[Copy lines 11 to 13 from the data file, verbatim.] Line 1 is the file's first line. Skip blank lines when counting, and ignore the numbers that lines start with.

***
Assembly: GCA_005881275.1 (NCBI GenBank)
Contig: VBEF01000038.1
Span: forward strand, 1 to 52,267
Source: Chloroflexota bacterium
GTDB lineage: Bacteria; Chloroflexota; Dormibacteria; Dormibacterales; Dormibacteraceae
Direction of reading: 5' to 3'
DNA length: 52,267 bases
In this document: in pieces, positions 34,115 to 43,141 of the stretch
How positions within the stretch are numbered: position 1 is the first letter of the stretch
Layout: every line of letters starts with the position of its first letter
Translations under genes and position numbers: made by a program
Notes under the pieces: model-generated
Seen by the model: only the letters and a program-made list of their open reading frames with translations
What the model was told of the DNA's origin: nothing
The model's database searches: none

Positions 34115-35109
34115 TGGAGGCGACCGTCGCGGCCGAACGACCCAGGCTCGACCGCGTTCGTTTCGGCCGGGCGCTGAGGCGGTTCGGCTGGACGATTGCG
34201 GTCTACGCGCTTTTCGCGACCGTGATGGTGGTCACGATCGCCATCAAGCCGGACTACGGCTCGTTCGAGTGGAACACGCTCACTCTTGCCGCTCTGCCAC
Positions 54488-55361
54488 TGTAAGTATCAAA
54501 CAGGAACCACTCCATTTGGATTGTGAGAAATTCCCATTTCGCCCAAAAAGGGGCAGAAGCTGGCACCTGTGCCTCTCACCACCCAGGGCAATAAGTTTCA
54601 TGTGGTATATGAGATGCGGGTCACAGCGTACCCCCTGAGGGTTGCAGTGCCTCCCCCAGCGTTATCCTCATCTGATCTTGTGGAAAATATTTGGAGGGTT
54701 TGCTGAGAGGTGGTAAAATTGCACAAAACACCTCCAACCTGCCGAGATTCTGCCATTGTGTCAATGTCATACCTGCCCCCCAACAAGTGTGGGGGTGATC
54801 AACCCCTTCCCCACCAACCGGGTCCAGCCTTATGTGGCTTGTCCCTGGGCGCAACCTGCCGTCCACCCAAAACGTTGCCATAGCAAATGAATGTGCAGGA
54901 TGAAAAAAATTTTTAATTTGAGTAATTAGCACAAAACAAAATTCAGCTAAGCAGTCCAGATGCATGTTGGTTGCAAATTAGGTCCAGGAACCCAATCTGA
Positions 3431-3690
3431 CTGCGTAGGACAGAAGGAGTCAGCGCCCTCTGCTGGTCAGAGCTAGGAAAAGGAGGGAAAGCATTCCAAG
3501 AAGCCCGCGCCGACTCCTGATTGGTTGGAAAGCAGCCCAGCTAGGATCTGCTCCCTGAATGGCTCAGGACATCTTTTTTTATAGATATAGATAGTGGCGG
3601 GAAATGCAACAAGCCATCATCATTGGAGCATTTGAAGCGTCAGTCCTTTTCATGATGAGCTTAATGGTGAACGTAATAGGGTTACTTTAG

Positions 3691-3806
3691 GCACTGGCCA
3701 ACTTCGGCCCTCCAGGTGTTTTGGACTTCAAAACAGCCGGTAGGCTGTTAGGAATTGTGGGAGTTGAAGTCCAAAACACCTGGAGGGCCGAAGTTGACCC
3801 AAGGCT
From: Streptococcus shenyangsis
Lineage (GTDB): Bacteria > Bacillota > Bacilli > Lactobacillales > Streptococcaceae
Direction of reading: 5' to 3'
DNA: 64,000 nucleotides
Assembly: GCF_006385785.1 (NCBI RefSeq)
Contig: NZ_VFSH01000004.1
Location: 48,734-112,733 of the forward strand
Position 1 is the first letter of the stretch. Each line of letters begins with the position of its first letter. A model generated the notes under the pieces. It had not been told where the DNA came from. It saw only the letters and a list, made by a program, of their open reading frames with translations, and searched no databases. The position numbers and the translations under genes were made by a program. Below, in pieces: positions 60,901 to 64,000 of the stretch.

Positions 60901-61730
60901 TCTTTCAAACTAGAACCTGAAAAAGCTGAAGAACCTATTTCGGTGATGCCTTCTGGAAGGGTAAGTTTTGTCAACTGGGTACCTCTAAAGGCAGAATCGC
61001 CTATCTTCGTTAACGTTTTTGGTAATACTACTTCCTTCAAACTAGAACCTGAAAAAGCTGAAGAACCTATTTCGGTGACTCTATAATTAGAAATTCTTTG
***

Translations under genes and position numbers: made by a program
Notes under the pieces: model-generated
Seen by the model: only the letters and a program-made list of their open reading frames with translations